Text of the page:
Late HIV diagnoses and ineffective testing, the greatest barriers in fighting against AIDS, may soon become the thing of past, thanks to a microchip that can successfully identify the disease in just 15 minutes.
Currently, it takes days or even weeks to get results for HIV tests.
Developed by scientists at the University of Columbia in New York, this credit card size chip, dubbed mChip, can accurately analyze blood through its optical sensor.
Further, the results presented in a color coded manner, just like pregnancy test, are easy to understand.
“Overall, we demonstrate an integrated strategy for miniaturizing complex laboratory assays using microfluidics and nanoparticles to enable POC diagnostics and early detection of infectious diseases in remote settings,” stated scientists in journal 'Nature.'
"The idea is to make a large class of diagnostic tests accessible to patients in any setting in the world, rather than forcing them to go to a clinic to draw blood and then wait days for their results.” --Professor Samuel Sia, lead study researcher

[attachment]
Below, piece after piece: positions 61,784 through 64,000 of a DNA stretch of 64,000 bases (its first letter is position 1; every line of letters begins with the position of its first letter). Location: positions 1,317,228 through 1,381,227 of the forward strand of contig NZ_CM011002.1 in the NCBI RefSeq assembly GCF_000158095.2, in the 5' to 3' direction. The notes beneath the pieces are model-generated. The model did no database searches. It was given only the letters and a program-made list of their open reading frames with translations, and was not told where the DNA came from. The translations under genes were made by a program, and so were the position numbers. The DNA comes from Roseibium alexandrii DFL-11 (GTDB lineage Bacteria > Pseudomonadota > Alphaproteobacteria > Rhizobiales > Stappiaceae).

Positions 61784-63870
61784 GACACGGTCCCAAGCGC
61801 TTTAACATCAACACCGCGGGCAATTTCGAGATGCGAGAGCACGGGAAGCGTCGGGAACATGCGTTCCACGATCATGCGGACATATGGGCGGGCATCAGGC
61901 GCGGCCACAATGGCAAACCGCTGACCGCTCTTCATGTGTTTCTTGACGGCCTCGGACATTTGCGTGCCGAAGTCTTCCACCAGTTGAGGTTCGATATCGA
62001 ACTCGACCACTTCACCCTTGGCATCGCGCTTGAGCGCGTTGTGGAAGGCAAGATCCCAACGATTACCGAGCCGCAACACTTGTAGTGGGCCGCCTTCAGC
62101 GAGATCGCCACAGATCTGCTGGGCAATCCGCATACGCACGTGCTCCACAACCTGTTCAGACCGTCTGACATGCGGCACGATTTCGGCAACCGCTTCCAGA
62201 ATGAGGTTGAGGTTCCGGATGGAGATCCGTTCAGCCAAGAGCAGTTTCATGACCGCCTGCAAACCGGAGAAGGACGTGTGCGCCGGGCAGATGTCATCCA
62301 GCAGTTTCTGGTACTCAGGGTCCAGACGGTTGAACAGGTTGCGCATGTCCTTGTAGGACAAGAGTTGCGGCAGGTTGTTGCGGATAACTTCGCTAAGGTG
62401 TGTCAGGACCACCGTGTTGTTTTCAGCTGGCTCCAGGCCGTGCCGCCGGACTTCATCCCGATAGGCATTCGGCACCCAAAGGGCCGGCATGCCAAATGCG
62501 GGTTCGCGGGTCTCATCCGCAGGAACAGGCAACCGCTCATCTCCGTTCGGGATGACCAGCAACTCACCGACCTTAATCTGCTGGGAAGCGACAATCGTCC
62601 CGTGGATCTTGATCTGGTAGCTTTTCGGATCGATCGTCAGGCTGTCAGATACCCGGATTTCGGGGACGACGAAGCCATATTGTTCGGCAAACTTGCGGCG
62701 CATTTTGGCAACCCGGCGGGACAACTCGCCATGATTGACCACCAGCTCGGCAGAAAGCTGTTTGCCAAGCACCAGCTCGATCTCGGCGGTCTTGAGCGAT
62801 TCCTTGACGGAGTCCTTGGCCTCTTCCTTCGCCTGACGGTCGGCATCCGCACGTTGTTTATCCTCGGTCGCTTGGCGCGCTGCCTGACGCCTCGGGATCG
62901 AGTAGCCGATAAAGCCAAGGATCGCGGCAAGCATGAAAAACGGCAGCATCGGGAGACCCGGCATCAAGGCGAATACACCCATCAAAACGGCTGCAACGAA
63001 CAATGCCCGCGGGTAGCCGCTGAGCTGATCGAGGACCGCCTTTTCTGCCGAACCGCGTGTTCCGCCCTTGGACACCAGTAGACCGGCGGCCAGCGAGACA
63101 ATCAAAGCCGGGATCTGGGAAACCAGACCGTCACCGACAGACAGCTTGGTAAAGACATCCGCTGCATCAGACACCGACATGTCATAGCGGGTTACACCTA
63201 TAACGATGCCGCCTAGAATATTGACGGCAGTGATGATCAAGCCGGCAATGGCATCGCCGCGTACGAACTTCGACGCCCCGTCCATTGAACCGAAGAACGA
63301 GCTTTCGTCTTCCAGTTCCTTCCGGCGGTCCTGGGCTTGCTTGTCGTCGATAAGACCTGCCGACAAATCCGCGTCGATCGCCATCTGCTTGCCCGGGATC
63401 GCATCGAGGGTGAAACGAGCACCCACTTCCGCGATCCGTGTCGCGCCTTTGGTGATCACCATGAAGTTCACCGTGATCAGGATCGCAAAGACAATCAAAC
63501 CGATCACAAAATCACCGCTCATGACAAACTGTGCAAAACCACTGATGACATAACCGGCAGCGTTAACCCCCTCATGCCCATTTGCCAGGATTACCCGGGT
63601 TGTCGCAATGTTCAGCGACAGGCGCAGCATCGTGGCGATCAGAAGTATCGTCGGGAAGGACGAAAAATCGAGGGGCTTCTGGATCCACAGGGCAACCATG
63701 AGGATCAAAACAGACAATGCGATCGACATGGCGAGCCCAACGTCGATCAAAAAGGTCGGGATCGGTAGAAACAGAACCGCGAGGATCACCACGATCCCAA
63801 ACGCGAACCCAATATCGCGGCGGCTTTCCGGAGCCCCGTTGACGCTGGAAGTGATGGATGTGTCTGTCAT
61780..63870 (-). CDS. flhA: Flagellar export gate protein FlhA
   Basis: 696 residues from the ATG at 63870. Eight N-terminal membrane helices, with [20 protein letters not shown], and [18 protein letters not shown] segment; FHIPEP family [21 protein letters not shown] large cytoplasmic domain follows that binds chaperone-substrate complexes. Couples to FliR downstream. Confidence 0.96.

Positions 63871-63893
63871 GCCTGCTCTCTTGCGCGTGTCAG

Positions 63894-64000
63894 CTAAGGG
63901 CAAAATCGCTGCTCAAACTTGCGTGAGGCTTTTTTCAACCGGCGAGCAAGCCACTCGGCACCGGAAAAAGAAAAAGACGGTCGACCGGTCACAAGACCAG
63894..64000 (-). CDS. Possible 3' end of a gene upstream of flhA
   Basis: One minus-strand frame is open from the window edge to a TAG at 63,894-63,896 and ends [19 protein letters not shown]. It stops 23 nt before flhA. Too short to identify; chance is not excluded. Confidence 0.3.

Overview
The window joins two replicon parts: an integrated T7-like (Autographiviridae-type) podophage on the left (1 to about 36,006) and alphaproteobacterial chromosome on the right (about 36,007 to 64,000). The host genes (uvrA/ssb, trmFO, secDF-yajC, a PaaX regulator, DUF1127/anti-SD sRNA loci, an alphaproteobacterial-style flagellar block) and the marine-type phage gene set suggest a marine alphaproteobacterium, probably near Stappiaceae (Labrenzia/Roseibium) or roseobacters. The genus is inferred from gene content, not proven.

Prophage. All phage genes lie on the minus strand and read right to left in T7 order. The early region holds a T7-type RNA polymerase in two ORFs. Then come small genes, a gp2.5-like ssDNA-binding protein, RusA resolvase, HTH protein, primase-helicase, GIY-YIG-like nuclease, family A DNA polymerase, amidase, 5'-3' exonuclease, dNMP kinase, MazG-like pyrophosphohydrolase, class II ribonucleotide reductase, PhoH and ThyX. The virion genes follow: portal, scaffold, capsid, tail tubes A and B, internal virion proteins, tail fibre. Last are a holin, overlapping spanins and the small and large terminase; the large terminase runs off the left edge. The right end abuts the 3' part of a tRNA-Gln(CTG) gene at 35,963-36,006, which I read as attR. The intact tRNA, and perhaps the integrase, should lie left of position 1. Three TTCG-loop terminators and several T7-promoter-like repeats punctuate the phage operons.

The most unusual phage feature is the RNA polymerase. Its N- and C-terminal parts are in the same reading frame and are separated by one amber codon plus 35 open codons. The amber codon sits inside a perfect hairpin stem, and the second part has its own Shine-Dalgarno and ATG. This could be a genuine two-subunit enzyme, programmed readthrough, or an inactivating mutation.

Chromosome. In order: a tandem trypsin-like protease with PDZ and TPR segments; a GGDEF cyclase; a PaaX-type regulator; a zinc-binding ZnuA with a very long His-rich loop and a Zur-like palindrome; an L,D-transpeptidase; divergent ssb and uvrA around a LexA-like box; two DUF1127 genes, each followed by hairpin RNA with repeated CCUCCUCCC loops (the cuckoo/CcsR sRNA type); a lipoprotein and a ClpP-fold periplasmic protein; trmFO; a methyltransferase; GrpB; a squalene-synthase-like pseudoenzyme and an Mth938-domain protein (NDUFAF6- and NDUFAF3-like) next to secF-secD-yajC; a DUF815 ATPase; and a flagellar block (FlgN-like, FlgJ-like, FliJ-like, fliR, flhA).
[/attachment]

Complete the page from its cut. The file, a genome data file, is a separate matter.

mChip almost 100% accurate
To test the efficacy of the chip, researchers carried out hundreds of tests in Rwanda, and found the device almost 100 percent accurate in detecting HIV.
In test of HIV in the remote areas, the chip returned only one false positive case out of the sample of 70.
In the dual test of HIV and syphilis, there was 95 percent accuracy for HIV positive cases and 76 percent for syphilis cases.
Costs just $1
Most important, not only is the device effective in detecting disease, it is also very cheap. The chip cost scientists $1 to make. This makes it much cheaper than the lab tests currently used.
“The idea is to make a large class of diagnostic tests accessible to patients in any setting in the world, rather than forcing them to go to a clinic to draw blood and then wait days for their results,” stated Professor Samuel Sia, lead study researcher.
The device's effectiveness and low cost can definitely be termed as breakthrough in fight against HIV and AIDS.
Sia is hopeful to use the device to to test pregnant women in Rwanda and other poor nations for HIV and other sexually transmitted diseases (STDs), as in villages drugs may be available but one doesn't know who is suffering from HIV.
“So the challenge really comes down to diagnostics,” Sia added.